The new romantic-comedy and Jason Segel vehicle "The Five-Year Engagement" plays much better on its "comedic" notes than on the "romance" side of the relationship.
Even the comedic material takes a while to really kick-in, but once it does, this is a satisfying and humorously realistic look at the meaning of long-term commitments and accompanying difficulties.
Films of this genre, including this movie, typically have the same basic premise; boy meets girl, boy and girl fall in love, boy and girl separate due to misunderstandings then reunite for a happy ending. What separates "The Five-Year Engagement" from the pack is its shrewd portrayal of the real-life apathy that can surface after being with the same person day-to-day over a long period of time.
The film starts with Jason Segel ("Forgetting Sarah Marshall"), as Tom Solomon, committing to be married to his girlfriend Violet, played by Emily Blunt ("The Devil Wears Prada").The wedding plans keep getting postponed over the course of five years as Tom follows Violet’s career pursuits and willingly takes a back seat as she fulfills her professional dreams.
The movie starts in San Francisco, but I loved the fact that the story moves to Michigan early on when Violet accepts a position at the state’s university. We always see romantic films set in San Francisco, New York City or even Seattle, so it was a fun to see “The Great Lakes State” get some long-deserved cinematic attention. Although it’s debatable as to how lovingly the state is portrayed. Nevertheless, it was a nice change of pace and the locales and lifestyles of the MI location made for some hilarious bits.
The supporting cast includes Chris Pratt ("Moneyball") in a funny but often obnoxious role as Tom’s best friend, and Alison Brie ("Mad Men") as Violet’s sister Suzie, who is alone at her sister’s engagement party but ends up married and with kids long before Violet considers fulfilling her commitment. There is a hilarious scene with the two sisters taking on the personas of Sesame Street’s Cookie Monster and Elmo while fighting about their futures in front of Suzie’s kids.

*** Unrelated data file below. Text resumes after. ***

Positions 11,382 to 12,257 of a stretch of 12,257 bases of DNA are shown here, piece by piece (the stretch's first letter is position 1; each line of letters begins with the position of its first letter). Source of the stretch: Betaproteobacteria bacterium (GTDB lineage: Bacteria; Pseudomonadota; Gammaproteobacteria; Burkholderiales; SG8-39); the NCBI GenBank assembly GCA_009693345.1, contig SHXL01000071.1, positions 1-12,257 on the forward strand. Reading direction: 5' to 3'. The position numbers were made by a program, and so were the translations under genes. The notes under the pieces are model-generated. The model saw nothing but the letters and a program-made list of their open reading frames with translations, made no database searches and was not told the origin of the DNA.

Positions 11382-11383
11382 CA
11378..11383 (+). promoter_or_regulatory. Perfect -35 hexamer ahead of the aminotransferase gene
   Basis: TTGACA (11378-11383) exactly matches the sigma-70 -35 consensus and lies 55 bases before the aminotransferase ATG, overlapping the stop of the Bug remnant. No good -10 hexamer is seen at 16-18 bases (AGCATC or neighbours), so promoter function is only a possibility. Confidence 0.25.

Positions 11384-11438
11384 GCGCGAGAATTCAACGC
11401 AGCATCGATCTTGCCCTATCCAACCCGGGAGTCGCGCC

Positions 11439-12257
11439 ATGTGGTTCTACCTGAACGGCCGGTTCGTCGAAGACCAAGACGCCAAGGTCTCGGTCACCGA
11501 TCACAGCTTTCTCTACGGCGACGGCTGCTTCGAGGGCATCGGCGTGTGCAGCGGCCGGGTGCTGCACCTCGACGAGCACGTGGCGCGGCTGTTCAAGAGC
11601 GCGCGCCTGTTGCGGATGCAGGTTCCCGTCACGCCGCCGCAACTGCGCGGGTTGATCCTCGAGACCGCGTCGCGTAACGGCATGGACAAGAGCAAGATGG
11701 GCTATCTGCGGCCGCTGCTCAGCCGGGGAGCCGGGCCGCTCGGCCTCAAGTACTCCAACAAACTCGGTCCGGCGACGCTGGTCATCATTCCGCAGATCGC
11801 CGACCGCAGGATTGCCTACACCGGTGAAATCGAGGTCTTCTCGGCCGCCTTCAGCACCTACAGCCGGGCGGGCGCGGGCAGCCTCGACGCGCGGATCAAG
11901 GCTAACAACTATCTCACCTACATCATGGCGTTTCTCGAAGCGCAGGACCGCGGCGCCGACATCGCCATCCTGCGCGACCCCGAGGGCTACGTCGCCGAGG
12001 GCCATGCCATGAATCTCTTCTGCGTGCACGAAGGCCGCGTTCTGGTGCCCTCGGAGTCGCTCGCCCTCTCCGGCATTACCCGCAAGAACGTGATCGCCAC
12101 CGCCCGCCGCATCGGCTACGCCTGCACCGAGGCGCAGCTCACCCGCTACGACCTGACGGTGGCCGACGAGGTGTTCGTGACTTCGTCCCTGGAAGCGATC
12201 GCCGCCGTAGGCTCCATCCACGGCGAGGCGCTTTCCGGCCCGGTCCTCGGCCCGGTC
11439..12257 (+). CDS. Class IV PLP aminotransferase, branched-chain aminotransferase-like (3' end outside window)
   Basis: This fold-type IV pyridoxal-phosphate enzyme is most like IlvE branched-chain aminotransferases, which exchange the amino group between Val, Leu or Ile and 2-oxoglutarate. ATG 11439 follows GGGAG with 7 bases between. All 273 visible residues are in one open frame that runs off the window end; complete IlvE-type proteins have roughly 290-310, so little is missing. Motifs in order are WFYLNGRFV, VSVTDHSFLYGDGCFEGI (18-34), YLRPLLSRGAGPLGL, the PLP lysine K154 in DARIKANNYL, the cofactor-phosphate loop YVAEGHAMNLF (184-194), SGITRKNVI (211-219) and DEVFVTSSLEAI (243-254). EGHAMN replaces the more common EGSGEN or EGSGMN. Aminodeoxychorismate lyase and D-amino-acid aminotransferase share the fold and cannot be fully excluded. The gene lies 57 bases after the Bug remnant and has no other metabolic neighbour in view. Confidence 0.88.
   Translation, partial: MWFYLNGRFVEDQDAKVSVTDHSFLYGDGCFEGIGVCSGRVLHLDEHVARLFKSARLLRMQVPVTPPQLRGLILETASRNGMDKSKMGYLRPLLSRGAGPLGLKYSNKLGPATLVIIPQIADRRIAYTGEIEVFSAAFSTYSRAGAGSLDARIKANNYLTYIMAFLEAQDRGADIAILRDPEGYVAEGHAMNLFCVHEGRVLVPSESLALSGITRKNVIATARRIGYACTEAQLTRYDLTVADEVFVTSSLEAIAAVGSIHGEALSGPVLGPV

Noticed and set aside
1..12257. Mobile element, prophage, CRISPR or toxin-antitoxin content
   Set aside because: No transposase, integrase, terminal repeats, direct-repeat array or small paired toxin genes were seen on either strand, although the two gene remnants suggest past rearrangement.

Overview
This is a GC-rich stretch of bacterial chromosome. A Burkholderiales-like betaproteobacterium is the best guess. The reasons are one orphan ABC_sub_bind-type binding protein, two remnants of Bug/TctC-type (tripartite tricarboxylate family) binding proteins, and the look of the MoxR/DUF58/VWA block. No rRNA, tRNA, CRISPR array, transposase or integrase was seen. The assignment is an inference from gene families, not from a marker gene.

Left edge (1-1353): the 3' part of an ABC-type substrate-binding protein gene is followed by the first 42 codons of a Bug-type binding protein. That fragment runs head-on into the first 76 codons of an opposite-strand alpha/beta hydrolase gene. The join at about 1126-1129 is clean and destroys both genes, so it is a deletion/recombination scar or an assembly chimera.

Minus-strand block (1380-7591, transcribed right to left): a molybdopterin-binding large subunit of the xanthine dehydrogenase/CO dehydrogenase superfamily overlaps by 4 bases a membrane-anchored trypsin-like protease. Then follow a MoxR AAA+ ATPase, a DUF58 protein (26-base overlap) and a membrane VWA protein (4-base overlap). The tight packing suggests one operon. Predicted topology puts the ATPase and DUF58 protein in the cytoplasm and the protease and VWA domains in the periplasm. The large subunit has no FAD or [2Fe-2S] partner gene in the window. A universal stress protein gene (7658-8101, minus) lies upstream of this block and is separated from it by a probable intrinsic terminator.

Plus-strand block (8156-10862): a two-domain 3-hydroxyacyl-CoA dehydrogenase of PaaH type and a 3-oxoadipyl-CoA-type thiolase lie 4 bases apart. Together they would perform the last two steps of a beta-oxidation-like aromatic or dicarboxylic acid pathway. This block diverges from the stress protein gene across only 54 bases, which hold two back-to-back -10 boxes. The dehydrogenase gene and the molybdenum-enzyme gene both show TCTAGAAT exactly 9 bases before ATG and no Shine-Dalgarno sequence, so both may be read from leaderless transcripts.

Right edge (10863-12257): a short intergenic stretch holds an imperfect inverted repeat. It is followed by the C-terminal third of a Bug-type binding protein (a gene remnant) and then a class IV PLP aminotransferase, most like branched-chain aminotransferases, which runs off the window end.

While this is a smart film, much of the humor in this movie is of an adult nature and crude. There is plenty of “rear-end” nudity of Segel, which is becoming somewhat of a trademark for him. As a straight guy, I don’t ‘get’ the humor or the attraction, but I do think it’s fascinating that female nudity in films is typically played for sex and male nudity is usually used for laughs. Come on ladies, it’s not that funny!
The film also manages to laugh at itself with playful jabs at the Tom Hanks’ romantic-comedies that preceded it. Jason Segel certainly has the skills to become a star of Hanks’ caliber, albeit much edgier. Earlier this year he starred in one of the year’s best films to date, "Jeff, Who Lives at Home," which also blends comedy and drama in an authentic real-world way.
"The Five-Year Engagement" is slow getting started and did not really become very engaging until about 30-minutes into its story. Once the setting changes locations, the Michigander locals and the University of Michigan psychology department characters steal the show. Segel, who co-wrote this witty film with director Nicholas Stoller (also of "Forgetting Sarah Marshall") does a great and genuine job as the everyman who gives up his soul for the love of his life, and Emily Blunt if fine as his fiancé, but I never felt any real chemistry between these two, leaving mostly the comedy to carry this film.